Cryptocurrencies like Bitcoin and Ethereum have exploded in popularity over the past decade, raising new questions and creating new laws about how to handle virtual currency.
One area that has raised some especially interesting questions about cryptocurrency is divorce law. When a couple has crypto, how is it divided in a divorce? If one person in the couple holds cryptocurrency, do they have to disclose it with their assets? While dividing crypto isn’t as clear cut as dividing a savings account or money from the sale of the marital home, there are some guidelines.
First, let’s discuss why dividing crypto is difficult.
Why It’s Harder to Divide Cryptocurrency
There are a few things that make crypto tricky to divide in a divorce settlement.
First, the value fluctuates dramatically, even more so than stocks. For example, the value of a single Bitcoin soared to over $18,000 USD in December 2017. By February 2018, the value of Bitcoin had fallen by over 50% to $7,600. If someone declared their assets and included the Bitcoin in December 2017, that declaration would be incorrect just two months later. It would not be fair to ask them to split the value of the Bitcoin in December when it was worth less than half that in February.
Because the value in USD is so volatile, some courts have taken to dividing the cryptocurrency itself. For example, if your former spouse owns 10 Bitcoin and 20 Ethereum, you may be awarded 5 Bitcoin and 10 Ethereum in your settlement. This is no doubt an easier way to divide crypto, but there may still be an issue since cryptocurrency isn’t kept in bank accounts.
This is one of the other big issues in dividing cryptocurrency: how it is stored. Crypto is kept in a virtual wallet, which most people do not have and some are not comfortable setting up. This makes it difficult to award cryptocurrency to the other party in the divorce. If someone is unwilling to set up a wallet to receive their share, the judge may be forced to make another judgement altogether.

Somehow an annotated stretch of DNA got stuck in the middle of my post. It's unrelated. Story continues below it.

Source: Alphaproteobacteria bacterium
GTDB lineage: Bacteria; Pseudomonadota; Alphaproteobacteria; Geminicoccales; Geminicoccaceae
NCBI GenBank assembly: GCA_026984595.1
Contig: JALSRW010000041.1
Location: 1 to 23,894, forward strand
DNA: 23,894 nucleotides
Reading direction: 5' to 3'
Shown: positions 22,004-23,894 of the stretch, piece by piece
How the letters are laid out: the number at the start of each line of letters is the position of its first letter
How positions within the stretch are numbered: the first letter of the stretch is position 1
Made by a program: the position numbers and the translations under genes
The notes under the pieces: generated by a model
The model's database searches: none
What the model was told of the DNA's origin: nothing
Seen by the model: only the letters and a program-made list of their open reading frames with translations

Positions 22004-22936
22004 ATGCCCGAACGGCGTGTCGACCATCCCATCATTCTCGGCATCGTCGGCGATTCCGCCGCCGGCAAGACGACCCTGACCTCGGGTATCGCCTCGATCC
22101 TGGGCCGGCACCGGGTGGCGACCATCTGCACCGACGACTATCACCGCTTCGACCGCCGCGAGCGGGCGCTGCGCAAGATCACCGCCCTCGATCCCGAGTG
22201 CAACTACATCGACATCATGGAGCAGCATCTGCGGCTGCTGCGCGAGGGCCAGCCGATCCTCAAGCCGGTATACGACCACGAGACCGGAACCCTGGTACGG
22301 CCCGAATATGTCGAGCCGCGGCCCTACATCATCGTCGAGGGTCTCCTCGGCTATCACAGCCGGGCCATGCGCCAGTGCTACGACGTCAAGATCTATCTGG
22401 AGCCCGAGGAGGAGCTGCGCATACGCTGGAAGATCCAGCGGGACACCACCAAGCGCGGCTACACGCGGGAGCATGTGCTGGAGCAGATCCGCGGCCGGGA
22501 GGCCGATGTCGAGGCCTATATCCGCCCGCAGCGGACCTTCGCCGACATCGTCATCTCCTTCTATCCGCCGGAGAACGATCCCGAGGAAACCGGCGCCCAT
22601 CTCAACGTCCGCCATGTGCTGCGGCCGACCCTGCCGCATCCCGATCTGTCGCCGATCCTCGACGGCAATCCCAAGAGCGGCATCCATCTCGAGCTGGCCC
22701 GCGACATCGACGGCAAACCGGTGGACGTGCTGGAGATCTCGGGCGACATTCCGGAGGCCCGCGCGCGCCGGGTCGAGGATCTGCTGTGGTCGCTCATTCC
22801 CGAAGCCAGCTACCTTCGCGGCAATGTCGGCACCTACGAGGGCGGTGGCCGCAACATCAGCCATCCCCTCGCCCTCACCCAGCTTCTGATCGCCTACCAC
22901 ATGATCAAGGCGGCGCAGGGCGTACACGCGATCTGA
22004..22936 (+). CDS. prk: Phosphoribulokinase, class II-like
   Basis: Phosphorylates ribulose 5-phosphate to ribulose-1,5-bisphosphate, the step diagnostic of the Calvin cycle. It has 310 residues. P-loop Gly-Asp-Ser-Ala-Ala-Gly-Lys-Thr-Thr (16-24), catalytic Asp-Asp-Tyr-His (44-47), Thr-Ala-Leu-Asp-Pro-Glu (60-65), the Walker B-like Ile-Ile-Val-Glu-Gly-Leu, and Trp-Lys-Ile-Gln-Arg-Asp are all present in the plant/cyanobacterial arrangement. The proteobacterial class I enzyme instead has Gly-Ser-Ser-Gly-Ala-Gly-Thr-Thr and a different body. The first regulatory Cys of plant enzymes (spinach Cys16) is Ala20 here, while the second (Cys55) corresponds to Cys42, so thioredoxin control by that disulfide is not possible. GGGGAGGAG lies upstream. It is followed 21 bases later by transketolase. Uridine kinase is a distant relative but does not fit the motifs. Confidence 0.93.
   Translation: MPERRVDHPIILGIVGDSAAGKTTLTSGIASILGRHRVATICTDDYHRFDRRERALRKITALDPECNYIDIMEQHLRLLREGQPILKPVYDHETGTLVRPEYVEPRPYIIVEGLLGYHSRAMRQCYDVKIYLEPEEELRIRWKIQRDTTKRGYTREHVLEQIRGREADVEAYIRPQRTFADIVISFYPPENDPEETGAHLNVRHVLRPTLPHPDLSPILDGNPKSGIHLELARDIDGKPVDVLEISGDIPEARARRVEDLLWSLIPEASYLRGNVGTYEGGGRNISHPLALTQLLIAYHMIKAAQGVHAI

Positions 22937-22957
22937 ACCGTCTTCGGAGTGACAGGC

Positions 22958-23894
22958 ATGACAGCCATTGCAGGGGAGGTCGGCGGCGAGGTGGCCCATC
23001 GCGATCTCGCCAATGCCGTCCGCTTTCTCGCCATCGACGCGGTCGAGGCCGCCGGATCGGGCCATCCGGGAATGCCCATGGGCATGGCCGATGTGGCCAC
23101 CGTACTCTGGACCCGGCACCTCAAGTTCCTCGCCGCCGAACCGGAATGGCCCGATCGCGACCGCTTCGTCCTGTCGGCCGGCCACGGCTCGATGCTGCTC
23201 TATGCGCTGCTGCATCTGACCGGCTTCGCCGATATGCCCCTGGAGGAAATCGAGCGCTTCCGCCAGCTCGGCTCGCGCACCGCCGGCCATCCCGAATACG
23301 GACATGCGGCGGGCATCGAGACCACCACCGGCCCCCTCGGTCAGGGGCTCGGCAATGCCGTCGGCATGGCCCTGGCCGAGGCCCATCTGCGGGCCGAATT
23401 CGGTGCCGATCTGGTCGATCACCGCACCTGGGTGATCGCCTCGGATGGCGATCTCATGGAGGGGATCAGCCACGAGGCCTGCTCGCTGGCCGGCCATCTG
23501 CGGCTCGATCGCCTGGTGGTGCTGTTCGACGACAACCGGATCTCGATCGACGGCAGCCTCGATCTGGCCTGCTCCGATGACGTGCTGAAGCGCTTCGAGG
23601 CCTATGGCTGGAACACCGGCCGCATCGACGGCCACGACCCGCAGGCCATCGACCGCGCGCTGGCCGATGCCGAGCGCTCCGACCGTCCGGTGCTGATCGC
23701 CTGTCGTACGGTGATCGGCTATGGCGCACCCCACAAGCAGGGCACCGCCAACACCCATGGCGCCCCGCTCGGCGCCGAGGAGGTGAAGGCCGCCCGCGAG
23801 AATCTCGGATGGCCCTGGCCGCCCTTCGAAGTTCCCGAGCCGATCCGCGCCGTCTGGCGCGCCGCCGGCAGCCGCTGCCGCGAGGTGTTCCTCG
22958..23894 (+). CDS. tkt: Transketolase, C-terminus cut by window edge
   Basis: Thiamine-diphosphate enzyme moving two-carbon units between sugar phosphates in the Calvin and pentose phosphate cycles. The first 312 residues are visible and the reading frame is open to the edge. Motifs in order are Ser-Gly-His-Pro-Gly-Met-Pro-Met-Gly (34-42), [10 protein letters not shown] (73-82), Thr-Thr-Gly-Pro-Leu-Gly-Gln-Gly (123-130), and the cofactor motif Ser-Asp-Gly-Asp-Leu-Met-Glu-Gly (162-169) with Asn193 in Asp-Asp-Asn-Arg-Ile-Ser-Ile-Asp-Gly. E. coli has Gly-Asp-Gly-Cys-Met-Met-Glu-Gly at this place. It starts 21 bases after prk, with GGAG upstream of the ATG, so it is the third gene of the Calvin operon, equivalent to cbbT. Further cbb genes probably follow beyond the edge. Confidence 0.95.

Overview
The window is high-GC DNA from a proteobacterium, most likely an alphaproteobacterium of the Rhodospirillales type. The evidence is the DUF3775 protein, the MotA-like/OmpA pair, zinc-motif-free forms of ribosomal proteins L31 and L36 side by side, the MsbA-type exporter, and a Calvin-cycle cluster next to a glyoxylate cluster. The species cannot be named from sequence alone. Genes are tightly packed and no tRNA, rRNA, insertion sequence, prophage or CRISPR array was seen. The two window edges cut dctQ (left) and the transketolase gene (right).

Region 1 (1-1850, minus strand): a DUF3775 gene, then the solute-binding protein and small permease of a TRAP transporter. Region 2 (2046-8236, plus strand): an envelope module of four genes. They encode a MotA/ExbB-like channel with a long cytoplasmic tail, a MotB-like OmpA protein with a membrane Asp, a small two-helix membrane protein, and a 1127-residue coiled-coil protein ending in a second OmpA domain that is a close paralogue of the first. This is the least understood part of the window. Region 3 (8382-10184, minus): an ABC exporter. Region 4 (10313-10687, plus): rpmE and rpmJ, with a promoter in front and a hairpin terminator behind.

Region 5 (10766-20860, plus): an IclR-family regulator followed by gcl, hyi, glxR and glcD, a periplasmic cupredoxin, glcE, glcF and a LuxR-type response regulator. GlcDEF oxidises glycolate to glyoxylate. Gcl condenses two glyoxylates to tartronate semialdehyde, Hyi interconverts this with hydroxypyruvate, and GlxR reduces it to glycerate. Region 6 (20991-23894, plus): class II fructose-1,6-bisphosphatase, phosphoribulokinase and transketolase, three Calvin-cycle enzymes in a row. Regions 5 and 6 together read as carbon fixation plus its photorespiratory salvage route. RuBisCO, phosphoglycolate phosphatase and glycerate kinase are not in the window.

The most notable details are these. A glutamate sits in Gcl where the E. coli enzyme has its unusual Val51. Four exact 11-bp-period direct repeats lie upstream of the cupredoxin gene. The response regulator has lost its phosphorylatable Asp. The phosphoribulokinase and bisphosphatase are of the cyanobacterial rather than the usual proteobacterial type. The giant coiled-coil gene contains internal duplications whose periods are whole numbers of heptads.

How Do You Split Crypto in a Divorce?
Most people either don’t own cryptocurrency, or they don’t own enough for it to be a big deal in a divorce.
But for those that do own crypto, there is no open and shut way to split it in divorce. This doesn’t mean that you (or your spouse) will get to keep all of it, free and clear. It just means that attorneys and judges are still figuring out the best way to handle it.
Although there aren’t many guidelines on how it is split in a divorce, one thing is for certain: crypto is considered tangible property, so it is expected that you will disclose it.
Not disclosing it could be seen as an attempt to hide assets, which comes with major consequences. Many people think that because cryptocurrency is still not widely understood by most people and it is held in a virtual wallet that hiding it or using it to hide assets will go undetected. This is not the case. A good forensic accountant can uncover cryptocurrency no matter how well you think you’ve hidden it. It’s best to always disclose it up front.
Let the Attorneys at The Doyle Law Group Ensure Your Crypto is Divided Fairly
If cryptocurrency is a factor in your divorce, it’s best to consult with a divorce attorney. The team at The Doyle Law Group has been helping clients in Raleigh through divorce for over 15 years. Schedule your consultation today by calling (919) 263-5629 or by filling out the contact form below.
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